The new scholarship explains the origin of the ‘Mongoloid’ myth and exposes the fallacy of the Mongoloid, Caucasoid and other races. It debunks the unsupported theory of a Sino-Tibetan (or Indo-Chinese) family tree model. In place of these old scholarly fables, an exciting new scientific account of our past is unfolding, based on historical-linguistic evidence, the findings of population genetics and archaeo-botany. Four of the great language families of Eastern Eurasia and Oceania are seen to have their original homeland in the hills of the Eastern Himalaya. This fascinating scholarship illuminates several distinct episodes in our prehistoric past, and then there is even more to the story.
George van Driem occupies the Chair for Historical Linguistics at the University of Berne, Switzerland. He is a long-time researcher of the endangered languages and grammars of the Himalaya, including Nepal, Bhutan and India. He is associated with the Himalayan Languages Project, which has since 1983 been documenting languages of the region. Professor van Driem’s multidisciplinary interests range from historical linguistics to archaeology, palaeobotany, palaeoclimatology, anthropology and genetics. He uses Pokhara as a base for much of his work in Asia.
The talk will focus on how Indian media has essentially become monochromatic, leaving very little space for dissenting views and for news about marginalized sections of society. It will trace these changes to the impact of market forces as well as a growing ideological consensus amongst the Indian elite.
Although efforts by political and corporate entities to get their messages into news coverage are nothing new, what is different now is their scale. News organizations seem less equipped to question what is coming to them or to investigate stories themselves. Increasingly the line between advertising and news is getting blurred and often it is difficult to distinguish between editors and ad-sales managers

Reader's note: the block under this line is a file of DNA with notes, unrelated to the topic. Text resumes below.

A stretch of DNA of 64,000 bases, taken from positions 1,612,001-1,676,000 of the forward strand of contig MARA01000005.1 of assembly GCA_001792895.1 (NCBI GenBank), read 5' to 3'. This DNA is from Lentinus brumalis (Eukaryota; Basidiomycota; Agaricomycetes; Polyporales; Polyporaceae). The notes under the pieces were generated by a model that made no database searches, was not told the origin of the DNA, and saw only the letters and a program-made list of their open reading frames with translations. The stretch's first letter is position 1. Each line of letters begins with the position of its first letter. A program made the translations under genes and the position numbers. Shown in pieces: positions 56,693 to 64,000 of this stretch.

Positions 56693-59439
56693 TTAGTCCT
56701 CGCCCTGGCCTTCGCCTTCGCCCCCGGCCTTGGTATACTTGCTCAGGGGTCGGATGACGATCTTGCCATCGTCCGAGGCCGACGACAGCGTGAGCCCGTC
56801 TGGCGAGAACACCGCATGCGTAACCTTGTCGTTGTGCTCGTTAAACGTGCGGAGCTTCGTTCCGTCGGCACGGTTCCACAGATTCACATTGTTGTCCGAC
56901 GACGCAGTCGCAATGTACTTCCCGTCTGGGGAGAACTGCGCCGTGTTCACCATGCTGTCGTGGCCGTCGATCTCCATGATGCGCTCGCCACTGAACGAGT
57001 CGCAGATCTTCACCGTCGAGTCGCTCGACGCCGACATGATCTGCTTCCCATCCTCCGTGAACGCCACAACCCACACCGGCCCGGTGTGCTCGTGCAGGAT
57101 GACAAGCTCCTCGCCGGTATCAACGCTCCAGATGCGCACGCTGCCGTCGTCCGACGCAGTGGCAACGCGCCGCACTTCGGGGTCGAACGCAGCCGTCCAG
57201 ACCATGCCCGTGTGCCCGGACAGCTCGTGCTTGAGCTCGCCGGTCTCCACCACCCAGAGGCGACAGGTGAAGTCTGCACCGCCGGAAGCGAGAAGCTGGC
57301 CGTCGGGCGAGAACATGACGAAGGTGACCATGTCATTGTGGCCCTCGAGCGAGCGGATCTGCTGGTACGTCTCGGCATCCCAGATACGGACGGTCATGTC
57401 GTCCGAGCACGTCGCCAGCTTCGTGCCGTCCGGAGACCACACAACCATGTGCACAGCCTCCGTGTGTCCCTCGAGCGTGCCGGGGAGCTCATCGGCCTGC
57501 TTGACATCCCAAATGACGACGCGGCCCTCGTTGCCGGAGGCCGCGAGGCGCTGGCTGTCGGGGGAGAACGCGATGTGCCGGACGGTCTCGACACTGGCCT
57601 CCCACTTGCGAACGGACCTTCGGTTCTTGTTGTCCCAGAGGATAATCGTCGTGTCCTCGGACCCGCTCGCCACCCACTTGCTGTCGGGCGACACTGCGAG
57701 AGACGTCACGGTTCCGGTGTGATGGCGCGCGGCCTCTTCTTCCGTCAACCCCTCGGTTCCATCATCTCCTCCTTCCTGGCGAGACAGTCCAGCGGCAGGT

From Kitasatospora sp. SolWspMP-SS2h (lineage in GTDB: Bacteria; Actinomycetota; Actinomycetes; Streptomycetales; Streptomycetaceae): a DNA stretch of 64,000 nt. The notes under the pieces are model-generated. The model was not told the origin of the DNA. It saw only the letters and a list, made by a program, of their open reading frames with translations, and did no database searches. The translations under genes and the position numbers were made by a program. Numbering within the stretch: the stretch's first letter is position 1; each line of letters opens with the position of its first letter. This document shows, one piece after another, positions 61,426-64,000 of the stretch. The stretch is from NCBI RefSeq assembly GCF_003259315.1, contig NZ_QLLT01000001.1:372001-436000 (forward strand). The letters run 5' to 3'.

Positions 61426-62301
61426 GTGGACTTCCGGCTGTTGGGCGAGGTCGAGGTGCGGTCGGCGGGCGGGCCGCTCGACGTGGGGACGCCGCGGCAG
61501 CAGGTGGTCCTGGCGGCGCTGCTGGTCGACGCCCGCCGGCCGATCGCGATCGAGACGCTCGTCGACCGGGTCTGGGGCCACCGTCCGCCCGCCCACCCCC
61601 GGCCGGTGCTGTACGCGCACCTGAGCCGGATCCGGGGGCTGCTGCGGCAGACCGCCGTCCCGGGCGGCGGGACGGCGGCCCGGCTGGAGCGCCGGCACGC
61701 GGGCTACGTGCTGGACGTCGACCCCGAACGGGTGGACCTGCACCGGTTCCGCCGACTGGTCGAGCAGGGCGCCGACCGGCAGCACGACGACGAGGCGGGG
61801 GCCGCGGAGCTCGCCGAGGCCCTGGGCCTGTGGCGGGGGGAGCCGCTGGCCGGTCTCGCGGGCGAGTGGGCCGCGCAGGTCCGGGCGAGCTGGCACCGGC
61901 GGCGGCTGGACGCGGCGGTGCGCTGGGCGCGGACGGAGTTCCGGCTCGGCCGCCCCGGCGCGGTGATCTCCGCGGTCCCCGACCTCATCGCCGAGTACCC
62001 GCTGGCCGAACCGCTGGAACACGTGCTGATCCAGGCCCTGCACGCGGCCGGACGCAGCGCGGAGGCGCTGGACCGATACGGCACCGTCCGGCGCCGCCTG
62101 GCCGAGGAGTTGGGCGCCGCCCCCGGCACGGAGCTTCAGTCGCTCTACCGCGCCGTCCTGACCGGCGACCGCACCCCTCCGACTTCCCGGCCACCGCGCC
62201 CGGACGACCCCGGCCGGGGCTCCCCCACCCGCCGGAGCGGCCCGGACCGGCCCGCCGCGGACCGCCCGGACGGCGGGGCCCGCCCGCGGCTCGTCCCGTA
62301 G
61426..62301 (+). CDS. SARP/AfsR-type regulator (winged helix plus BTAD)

These changes have been brought about by the restructuring of the ownership pattern and the growing corporate influence on the media; a rapidly expanding market for newspaper readership and television viewing; the changing role of the Editor; a growing ideological consensus between the State, the corporate world and the media; and the search for additional sources of revenue in an extremely competitive media market. They have transformed the nature of newspapers and TV news channels as well as journalistic practices and ethics in news rooms.
Bharat Bhushan is currently Senior Academic Consultant to the Indian Council for Social Science Research (ICSSR). He has been a journalist for over 25 years and was the founding Editor of Mail Today. Earlier, he was the Executive Editor of the Hindustan Times, Editor of The Telegraph in Delhi, Editor of the Express News Service, Washington Correspondent of the Indian Express and an Assistant Editor with The Times of India.
He was educated at Imperial College, London; Centre for Development Studies, Trivandrum and the Birla Institute of Technology and Science, Pilani. He was also a Visiting Scholar at Cambridge University and a member, Executive Council, Indian Institute of Mass Communications, New Delhi. He was invited to be a part of the South Asian Editors Mission to Sri Lanka (2006) and of the International Editors Mission to Pakistan in 2007 to examine issues of Press Freedom in these countries.
He writes regular columns for Asian Age and Business Standard newspapers and Outlook magazine besides hosting a weekly programme on foreign affairs – India’s World – for the official television channel of Indian Parliament, Rajya Sabha TV.